11/21/2012 11:32 am ET Updated Jan 21, 2013

Dying With the Stars

Tuesday, October 9

Hollywood producer Bubba Kaye announced yesterday that Dying with the Stars, his new primetime show, will debut on POX TV in 2013. Kaye's latest network entry once again ingeniously combines hospital medical drama with a reality game show format -- a formula the legendary showman used to produce two mega-hits for POX: That's Not My Baby! and Whose Lung Is This Anyway?

The press conference -- held at the Ronald Reagan UCLA Medical Center where the new series will be shot -- was a vintage Bubba Kaye display, hyped to the max. "Dying with the Stars packs a one-two punch," the producer boasted. "Audiences will get the drama of death combined with the glamour of celebrity. I tell ya, this show can't miss. Think of Elvis, think of Princess Di, think of Michael Jackson! Folks, you all know me; I'll tell ya no lies. Dying with the Stars has it all -- sexy doctors and nurses, celebrities spilling their guts, 'mano-a-mano' competition, and real deaths on live TV."

The press was assembled in the Reagan Center's operating room theater, an eerily appropriate venue, given the show's premise, which Kaye took some pains to describe. "When a beloved celebrity becomes terminally ill, we launch a nationwide search to find an ordinary person -- some poor schnook nobody ever heard of -- who's at the same stage of the same illness. Then we medevac this schnook directly to the Reagan Center, plunk 'em down in the Presidential Suite where our beloved celeb, ensconced in a replica of Lincoln's Bed, is fighting for life. We place our little pipsqueak in an adjoining bed, turn on the TV cameras, and let the games begin! The big star and the little pipsqueak then compete to win a $10,000,000 prize by surviving the other."

Unlike other competitive game shows Dying with the Stars dispenses with a panel of celebrity judges. "God and God alone will select our winner," Kaye stated piously. "And, lucky for me," he added, with a wink, "God works a lot cheaper than Mariah Carey."

Each of the contestants on Dying with the Stars will be supported by a team of highly qualified medical specialists. "These teams will be competing to keep their guy alive and for big prizes too," Kaye explained. "Trust me, they're gonna pull out all the stops to keep those contestants conscious -- or at least breathing. You can expect to see some wild experimental procedures and new drugs, I promise. The excitement will be contagious."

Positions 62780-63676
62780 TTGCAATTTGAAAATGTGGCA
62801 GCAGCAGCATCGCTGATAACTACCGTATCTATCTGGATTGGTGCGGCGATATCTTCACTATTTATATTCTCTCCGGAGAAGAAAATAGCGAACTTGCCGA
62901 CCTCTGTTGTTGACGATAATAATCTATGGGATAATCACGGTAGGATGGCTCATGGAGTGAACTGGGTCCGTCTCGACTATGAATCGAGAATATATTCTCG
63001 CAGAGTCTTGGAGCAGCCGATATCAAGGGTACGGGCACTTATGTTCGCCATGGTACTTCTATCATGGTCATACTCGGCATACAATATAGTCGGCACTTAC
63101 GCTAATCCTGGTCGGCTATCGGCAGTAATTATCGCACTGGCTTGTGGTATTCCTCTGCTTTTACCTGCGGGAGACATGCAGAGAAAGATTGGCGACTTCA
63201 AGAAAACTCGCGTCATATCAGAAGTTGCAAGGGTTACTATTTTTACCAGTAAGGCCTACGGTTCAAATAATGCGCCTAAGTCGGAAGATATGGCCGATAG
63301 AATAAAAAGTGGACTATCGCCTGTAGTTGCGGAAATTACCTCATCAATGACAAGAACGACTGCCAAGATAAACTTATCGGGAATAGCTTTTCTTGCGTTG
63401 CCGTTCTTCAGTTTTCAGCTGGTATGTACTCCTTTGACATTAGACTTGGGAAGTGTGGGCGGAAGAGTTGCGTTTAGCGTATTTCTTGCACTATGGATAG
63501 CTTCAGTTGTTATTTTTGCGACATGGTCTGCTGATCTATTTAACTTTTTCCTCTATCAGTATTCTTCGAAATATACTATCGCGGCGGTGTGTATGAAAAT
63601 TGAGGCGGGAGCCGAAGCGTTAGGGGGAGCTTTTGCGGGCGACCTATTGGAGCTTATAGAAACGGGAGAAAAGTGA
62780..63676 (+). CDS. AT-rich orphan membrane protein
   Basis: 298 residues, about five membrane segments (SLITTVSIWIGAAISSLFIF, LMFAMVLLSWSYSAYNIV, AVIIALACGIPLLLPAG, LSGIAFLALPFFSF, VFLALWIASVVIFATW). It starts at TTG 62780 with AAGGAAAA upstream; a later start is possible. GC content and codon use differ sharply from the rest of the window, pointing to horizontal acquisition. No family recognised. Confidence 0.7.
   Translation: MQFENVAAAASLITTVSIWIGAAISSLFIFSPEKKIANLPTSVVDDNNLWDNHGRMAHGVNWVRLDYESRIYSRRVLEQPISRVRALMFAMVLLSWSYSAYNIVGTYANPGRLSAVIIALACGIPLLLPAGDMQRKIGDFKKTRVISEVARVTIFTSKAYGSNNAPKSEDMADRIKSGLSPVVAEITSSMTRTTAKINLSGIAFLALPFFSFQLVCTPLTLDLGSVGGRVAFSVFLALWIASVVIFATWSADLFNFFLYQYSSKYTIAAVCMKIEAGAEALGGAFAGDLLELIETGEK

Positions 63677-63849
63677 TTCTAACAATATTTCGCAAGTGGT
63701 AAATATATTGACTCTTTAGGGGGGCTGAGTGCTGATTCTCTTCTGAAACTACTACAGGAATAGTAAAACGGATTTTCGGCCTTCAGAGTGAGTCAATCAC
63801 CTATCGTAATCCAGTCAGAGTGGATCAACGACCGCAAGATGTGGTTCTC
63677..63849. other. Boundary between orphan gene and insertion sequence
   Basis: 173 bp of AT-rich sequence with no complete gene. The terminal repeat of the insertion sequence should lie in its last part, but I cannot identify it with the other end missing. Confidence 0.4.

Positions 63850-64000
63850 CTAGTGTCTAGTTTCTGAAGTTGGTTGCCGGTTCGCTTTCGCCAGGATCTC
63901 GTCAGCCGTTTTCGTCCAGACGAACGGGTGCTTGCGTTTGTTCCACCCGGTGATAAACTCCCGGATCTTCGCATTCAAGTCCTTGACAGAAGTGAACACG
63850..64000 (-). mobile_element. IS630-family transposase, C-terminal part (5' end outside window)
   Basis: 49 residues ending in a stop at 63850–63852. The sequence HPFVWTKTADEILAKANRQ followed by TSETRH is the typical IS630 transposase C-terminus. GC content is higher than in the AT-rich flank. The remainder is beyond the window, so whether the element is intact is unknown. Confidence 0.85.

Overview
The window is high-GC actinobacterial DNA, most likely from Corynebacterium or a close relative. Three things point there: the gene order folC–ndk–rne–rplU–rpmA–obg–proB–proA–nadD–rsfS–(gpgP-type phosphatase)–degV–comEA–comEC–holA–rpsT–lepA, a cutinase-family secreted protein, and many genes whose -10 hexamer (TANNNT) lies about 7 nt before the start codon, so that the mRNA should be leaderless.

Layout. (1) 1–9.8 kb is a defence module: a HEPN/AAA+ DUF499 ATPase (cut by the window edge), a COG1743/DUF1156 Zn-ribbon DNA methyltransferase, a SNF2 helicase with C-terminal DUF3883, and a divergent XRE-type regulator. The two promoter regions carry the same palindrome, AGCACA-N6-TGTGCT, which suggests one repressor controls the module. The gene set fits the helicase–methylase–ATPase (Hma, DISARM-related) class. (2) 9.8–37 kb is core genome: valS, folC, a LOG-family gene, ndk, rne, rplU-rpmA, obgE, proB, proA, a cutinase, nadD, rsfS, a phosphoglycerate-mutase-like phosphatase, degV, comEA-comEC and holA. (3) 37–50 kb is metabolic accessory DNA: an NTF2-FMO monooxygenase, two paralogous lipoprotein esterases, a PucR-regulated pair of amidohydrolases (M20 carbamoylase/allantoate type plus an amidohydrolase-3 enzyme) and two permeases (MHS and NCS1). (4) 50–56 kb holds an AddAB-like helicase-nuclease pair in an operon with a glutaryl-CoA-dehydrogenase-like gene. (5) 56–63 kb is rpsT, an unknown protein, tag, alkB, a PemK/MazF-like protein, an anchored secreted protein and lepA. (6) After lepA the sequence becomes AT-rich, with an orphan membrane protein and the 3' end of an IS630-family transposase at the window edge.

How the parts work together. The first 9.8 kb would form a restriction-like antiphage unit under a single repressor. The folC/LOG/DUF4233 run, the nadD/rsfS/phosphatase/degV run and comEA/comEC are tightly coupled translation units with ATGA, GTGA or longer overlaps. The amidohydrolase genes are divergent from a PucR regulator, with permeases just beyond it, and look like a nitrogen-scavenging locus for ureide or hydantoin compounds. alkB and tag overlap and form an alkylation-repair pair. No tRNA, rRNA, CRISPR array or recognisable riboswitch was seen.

National Inquirer's reporter started the questioning. "Bubba, how you gonna get celebs to die on live TV?" she asked. "Isn't that sort of icky? Aren't they likely to be offended by the idea or maybe even nauseated?"

"Lady, that's a really good question," Bubba replied sarcastically. "Especially coming from the Inquirer." He rolled his eyes and continued. "Look, kiddo, we expect Dying with the Stars to attract 70 million viewers weekly in more than 100 countries. So I'm giving some great old stars a chance to take their last curtain call before the world's biggest audience. Christ, is it any wonder a lot of 'em are begging me to cast them? And some ain't even sick yet!"

"Like who, Bubba?" demanded the blogger from, "Kirk Douglas? Mickey Rooney? Michael Douglas? Come on, name names!"

"No can do, not yet," Bubba replied. "A lot depends on the health status of the talent when we go into actual production. For example, if a contestant's cancer goes into remission, we can't use him. But, what the hell, surprises like that are what make reality shows fun."

"Exactly who you talking about, Bubba?" demanded the blogger from "Aretha Franklin? Engelbert Humperdinck? Yoko Ono?"

"For chrissakes, give me a break," protested Bubba. "Live television is a helleva demanding medium! Timing is everything. We've got no choice but to cast celebrities who are dying on our schedule, not theirs."

Bubba's remark caused some reporters to squirm in their seats, but he failed to notice.

The reporter from Funeral Marketing News took the floor. "Mr. Kaye, will you describe the 'pre-death agreements' you've asked some stars to sign?" he asked. "Specifically, please discuss the provision in these contracts that require celebrities having a heart attack to call your office before they dial 911."

"That's just a technical production issue," Bubba answered. "See, for the show to work we gotta get our cameras there before the ambulance arrives."

The correspondent from the Vatican's L'Osservatore Romano could take no more. "Signore Kaye," he bellowed, "in the name of all that's holy, I demand to know, do you actually consider watching celebrities die a form of entertainment?!"

"No, I don't," Kaye answered. "I consider watching celebrities competing to live a form of entertainment. Competition -- that's the American way, that's what made this country great. Too bad you Eye-talians don't get it. Maybe that's why your economy's tanking."